‘Rejects’ promises depravity, and oh man, does it deliver

  • By Robert Horton / Herald Movie Critic
  • Thursday, July 21, 2005 9:00pm
  • LifeGo-See-Do

Movies can be interesting to write about but difficult to recommend. I was intrigued by this week’s “Last Days” (see page 6), a meditation on Kurt Cobain by director Gus Van Sant, even though I can’t imagine what the audience would be for Van Sant’s experimental approach.

Vile: Rob Zombie directs this homage to violent 1970s exploitation movies, and achieves a fair approximation of the form. Having said that, the movie is utterly vile, which seems to be exactly what the director wants.

Rated: R rating is for violence, nudity, language.

Now showing: tk

In a completely different vein, but posing much the same dilemma, is “The Devil’s Rejects,” an utterly vile new film written and directed by Rob Zombie. I can’t possibly recommend this canker sore of a movie, yet I have to admit that it does exactly what it aims for and contains a few interesting wrinkles (and some hysterical dialogue).

Rob Zombie is a self-confessed horror-movie freak and formerly the leader of the band White Zombie. He directed his first film with 2003’s “House of 1000 Corpses,” a surprise hit, and his new one picks up some of the degraded characters from that film.

They’re the members of the Firefly clan (for some reason many of the characters have taken their names from roles played by Groucho Marx). They make the slice-happy family from “Texas Chainsaw Massacre” look like the Osmonds.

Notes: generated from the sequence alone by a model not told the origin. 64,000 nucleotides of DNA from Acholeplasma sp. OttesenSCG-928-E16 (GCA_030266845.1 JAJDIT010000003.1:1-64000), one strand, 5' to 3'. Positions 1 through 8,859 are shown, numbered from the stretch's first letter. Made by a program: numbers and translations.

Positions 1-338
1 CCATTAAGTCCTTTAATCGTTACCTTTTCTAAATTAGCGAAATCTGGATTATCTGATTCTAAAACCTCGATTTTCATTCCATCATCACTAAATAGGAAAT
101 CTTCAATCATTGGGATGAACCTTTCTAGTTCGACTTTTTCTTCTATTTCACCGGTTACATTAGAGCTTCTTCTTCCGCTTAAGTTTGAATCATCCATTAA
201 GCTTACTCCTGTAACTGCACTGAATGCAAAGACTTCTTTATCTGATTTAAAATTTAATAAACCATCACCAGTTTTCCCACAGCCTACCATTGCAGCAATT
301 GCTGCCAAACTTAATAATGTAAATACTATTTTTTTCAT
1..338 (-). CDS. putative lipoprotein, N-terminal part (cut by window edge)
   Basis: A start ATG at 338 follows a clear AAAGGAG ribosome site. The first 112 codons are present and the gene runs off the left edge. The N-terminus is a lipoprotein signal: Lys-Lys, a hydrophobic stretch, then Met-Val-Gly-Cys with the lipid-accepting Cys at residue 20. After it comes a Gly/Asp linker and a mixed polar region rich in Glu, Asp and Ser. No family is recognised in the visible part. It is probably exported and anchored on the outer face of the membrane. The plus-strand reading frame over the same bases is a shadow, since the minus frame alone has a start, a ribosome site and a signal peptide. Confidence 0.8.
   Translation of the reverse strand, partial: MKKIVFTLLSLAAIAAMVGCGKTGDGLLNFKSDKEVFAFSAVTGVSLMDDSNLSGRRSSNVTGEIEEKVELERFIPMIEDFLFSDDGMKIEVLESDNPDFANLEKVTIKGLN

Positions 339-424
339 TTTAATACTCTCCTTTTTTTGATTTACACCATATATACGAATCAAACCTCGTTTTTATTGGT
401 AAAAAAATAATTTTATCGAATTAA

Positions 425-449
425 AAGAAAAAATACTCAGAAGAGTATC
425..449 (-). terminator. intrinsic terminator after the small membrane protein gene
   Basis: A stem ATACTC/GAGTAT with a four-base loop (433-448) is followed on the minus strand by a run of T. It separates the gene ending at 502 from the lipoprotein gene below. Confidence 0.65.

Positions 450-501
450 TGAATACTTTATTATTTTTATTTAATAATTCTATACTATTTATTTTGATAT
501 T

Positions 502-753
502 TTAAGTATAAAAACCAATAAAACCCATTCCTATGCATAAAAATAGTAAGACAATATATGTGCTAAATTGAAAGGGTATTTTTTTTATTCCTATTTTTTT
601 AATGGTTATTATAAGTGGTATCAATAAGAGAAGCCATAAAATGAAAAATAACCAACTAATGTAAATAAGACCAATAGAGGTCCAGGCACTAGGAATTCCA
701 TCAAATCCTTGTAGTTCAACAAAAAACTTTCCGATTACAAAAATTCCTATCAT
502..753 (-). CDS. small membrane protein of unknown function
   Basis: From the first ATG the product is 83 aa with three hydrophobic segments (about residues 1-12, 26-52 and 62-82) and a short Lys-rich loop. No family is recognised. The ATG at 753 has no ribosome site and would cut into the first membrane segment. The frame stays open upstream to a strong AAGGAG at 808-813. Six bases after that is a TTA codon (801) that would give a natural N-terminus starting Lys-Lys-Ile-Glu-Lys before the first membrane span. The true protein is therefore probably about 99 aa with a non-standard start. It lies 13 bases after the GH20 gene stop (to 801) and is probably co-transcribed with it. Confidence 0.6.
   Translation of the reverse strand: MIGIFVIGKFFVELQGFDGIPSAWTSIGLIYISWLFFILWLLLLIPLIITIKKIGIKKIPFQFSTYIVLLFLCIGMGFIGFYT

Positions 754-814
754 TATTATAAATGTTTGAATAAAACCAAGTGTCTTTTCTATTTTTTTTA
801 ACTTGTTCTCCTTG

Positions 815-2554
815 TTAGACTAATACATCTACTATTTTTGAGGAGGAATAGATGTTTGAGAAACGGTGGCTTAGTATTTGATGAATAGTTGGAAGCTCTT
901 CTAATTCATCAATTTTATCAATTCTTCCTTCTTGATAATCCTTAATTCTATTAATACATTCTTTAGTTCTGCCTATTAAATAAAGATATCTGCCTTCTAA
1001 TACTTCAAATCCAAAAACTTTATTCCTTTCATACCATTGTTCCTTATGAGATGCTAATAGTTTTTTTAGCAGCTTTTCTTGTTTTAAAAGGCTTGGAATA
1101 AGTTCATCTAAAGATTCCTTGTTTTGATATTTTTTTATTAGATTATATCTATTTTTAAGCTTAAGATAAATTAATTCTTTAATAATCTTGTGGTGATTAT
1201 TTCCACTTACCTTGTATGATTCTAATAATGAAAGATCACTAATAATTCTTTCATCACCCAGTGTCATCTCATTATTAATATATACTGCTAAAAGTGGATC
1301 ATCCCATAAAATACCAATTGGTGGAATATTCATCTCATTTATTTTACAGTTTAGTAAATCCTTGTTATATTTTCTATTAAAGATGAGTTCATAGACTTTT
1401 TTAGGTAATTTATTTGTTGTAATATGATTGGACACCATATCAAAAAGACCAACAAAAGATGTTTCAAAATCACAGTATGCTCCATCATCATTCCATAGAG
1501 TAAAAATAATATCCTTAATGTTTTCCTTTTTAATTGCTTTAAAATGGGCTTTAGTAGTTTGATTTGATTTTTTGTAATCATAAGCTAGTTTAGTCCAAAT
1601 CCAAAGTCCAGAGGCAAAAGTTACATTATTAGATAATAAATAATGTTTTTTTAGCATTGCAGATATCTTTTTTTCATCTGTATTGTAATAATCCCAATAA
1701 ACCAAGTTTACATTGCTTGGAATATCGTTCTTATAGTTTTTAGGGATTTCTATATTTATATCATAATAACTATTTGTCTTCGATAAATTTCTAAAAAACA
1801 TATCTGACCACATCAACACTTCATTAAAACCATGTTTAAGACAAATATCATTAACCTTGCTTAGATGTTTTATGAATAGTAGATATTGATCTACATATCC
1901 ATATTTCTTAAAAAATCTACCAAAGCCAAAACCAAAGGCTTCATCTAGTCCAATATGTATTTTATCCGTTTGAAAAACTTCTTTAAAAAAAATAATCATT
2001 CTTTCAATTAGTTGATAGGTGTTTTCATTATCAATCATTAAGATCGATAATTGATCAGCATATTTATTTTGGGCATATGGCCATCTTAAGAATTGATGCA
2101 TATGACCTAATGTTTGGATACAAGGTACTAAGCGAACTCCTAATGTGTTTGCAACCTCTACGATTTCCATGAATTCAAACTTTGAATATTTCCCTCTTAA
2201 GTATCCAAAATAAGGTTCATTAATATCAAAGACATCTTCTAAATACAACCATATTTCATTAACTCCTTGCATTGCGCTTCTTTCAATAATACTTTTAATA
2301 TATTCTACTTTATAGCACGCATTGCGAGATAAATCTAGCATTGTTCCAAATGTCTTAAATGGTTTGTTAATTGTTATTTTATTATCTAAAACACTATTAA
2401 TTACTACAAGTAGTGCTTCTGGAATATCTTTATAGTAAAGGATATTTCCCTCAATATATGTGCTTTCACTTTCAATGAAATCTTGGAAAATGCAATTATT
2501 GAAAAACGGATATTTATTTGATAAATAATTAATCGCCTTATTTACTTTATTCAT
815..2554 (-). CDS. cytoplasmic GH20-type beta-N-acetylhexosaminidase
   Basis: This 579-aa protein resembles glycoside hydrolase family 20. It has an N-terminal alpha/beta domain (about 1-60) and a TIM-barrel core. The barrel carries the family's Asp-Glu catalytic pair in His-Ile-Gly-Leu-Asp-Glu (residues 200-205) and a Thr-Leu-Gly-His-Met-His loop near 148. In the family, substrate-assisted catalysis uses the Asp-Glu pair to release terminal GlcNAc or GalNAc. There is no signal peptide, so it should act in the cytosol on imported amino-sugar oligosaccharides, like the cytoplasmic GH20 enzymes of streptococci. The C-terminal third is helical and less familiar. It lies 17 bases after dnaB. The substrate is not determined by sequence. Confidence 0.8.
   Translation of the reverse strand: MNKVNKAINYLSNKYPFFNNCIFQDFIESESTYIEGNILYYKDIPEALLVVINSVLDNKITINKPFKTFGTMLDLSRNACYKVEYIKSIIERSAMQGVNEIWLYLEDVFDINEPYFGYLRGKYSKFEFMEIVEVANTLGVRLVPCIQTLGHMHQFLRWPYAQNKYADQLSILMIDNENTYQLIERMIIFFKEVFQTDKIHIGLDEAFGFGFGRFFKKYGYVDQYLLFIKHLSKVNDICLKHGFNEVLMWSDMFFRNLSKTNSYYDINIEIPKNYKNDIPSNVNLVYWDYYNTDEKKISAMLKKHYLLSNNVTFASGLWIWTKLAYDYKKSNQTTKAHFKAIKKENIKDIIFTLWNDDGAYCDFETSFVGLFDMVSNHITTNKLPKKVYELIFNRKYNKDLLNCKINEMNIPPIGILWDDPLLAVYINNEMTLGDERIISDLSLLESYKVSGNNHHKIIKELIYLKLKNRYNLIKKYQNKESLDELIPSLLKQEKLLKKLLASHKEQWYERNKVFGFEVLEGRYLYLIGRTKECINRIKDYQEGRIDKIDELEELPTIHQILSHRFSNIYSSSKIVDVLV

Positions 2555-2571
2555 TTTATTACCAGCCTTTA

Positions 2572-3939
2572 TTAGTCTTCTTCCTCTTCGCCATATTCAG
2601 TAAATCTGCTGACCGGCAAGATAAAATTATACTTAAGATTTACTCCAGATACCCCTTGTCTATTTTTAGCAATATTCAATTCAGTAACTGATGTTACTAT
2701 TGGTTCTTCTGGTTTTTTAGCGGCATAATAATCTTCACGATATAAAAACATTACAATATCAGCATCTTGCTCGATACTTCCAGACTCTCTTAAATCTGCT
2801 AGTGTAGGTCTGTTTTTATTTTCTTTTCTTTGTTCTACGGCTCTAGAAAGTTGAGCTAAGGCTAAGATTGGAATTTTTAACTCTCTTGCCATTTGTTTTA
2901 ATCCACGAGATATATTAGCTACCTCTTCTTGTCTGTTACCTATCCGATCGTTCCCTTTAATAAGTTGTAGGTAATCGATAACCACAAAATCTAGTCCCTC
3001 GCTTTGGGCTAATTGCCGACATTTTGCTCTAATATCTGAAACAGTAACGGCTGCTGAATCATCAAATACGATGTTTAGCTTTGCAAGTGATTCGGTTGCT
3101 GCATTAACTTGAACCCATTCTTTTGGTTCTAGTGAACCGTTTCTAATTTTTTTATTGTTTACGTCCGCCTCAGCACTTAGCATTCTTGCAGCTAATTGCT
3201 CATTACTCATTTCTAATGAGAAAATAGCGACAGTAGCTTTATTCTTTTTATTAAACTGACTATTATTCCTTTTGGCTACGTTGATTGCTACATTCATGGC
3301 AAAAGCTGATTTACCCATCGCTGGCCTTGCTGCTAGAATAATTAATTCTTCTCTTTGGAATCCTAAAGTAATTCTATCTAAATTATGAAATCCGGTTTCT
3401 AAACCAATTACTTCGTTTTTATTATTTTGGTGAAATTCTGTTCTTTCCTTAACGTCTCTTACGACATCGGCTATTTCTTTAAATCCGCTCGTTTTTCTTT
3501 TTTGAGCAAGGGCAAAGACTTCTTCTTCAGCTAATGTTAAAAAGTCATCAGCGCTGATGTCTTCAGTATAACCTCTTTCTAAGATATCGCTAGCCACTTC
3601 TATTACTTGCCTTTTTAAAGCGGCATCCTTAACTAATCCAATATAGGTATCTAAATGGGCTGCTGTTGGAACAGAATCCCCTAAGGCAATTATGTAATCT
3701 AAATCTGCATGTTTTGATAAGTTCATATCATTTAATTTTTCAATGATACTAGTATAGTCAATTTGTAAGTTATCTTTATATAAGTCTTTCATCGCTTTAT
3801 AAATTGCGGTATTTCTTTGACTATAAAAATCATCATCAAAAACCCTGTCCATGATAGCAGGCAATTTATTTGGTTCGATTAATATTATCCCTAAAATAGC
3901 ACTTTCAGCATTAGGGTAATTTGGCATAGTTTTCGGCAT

The blood-soaked Fireflys are rousted out of their home in the opening sequence, ambushed by a sheriff (William Forsythe). On the run, they still take time to brutally terrorize a family at a desert motel, a bit of unpleasantness that takes up the middle section of the film.

Mr. Zombie has made the film to conform to the look and feel of a certain kind of 1970s exploitation picture, and in this aspect he has been very successful indeed. The graininess of the image, the freezeframes of the credits, and the unrelenting nature of the violence put us squarely in the realm of “Last House on the Left” and “The Hills Have Eyes,” with a dollop of redneck drive-in pictures such as “Dirty Mary, Crazy Larry” thrown in.

The cast is a group of ’70s gargoyles, too: creepy Sid Haig, original “Dawn of the Dead” star Ken Foree, “Three’s Company” starlet Priscilla Barnes. The director’s wife, Sheri Moon Zombie, does duty as the demented leading lady.

Being a music guy, Rob Zombie also uses classic ’70s album cuts for maximum effect. There’s a climax choreographed in slow motion to “Free Bird” that instantly qualifies as a B-movie classic.

If this film had really been made in the 1970s and were re-discovered today, it would be pretty shocking. Because it’s an homage, however, it has quotation marks around it, and it just seems kind of curious and unpleasant.